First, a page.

Friendly border battle will prepare both teams for this summer’s American Solar Challenge cross-country race
MINNEAPOLIS / ST. PAUL (05/31/2018) — If you are driving south of the Twin Cities on Sunday, June 3, you may see a unique sight—two solar-powered cars driving down the highway.
Students from the University of Minnesota Solar Vehicle Project and Iowa State Solar Car team are facing off in a friendly border battle to prepare for the cross-country American Solar Challenge in July. The mock challenge will begin in St. Paul about 8 a.m. on Sunday, June 3 at the Minnesota State Capitol and end later the same day at Iowa State University in Ames, Iowa.
The two teams will show off their cars to the public at a pre-challenge showcase at the Science Museum of Minnesota from noon-4 p.m. on Saturday, June 2. Members of the public can see the cars and talk to team members.
The University of Minnesota Solar Vehicle Project made history in August 2016 as the first team to race a Cruiser Class solar car in the American Solar Challenge (ASC)—they are the oldest Cruiser Class team in North America. (There were previously other two-seater teams, but they were not Cruiser Class). This year, the American Solar Challenge is adding a first-ever Cruiser Class where practicality and efficiency, not speed, is the goal. About eight teams are expected to compete in that class at ASC 2018.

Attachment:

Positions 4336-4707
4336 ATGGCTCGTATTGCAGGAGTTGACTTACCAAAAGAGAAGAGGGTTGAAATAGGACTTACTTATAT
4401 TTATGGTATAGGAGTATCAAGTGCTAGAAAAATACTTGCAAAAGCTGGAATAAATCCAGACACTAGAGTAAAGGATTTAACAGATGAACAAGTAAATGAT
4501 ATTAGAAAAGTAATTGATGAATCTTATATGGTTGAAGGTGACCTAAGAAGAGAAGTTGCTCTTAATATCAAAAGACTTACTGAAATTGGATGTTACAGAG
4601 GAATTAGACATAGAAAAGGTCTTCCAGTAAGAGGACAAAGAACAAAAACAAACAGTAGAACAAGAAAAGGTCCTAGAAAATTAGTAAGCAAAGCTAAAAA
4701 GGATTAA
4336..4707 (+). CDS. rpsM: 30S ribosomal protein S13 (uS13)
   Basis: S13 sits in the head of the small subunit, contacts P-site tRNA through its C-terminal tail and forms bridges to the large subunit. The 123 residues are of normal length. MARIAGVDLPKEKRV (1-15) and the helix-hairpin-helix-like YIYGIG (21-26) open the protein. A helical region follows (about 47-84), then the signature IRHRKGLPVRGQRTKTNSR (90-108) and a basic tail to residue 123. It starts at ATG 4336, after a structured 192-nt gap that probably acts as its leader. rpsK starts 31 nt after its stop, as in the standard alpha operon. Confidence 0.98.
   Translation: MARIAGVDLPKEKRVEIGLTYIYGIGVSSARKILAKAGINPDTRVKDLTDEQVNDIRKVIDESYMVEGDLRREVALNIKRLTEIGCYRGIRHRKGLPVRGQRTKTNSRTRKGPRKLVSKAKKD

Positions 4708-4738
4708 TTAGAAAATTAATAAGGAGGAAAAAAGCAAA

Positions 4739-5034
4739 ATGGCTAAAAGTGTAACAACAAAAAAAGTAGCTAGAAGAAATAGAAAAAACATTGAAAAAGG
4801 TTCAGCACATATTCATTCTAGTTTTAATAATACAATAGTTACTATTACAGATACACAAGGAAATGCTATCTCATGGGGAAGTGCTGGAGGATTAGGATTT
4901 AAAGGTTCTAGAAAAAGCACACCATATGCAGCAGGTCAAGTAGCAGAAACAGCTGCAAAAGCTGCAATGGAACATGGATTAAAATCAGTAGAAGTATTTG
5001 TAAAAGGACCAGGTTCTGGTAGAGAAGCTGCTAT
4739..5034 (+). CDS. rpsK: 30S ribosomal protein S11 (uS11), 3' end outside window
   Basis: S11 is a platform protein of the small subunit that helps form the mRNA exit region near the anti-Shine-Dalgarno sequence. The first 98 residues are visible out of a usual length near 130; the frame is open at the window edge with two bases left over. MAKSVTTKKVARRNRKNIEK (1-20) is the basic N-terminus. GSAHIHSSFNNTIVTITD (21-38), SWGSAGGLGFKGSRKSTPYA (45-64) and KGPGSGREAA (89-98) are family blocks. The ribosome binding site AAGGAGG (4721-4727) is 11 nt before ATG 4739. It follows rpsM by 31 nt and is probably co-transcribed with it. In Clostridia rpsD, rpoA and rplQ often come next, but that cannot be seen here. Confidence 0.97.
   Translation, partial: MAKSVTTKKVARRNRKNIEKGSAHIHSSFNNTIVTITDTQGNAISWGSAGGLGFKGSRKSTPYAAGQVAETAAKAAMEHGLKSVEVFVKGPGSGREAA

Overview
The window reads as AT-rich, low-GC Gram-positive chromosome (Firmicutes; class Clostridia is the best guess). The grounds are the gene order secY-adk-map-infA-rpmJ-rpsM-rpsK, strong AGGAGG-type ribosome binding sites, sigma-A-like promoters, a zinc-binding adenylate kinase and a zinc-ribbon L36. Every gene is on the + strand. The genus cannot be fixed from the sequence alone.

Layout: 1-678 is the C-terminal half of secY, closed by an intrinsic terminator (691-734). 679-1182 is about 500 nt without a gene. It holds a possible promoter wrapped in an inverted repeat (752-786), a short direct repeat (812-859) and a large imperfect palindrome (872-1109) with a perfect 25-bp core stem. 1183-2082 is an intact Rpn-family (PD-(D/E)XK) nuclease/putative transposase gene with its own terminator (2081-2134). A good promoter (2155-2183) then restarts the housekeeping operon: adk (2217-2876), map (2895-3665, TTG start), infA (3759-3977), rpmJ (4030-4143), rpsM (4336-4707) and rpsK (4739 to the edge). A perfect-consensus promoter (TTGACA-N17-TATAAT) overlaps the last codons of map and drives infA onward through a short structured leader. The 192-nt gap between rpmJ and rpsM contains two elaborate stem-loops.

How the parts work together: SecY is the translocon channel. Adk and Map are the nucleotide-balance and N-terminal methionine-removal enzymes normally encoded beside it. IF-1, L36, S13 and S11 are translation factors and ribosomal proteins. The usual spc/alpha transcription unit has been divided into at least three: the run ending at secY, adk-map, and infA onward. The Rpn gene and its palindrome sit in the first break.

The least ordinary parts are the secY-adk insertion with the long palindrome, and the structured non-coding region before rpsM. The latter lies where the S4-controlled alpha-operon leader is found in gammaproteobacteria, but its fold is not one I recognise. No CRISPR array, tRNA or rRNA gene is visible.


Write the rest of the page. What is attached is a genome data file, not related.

The 1,600-mile American Solar Challenge is July 14-22 from Omaha, NE, to Bend, OR (loosely tracing the Oregon trail), but these pioneers will face different challenges. The teams are judged on how many people their car holds, weight of battery, and the distance their car can travel from the Sun’s energy. They are also judged on practicality, including car comfort and features that would be in a regular car.
For this year’s American Solar Challenge, the University of Minnesota team will be driving Eos II the car they used in last year’s 2017 Bridgestone World Solar Challenge in Australia.
The University of Minnesota’s Solar Vehicle Project was founded in 1990 and has since built 13 cars. The Solar Vehicle Project has competed in more than 30 racing events. Their cars have traveled to five nations across three continents—Australia, Canada, Japan, Taiwan, and of course, the United States of America.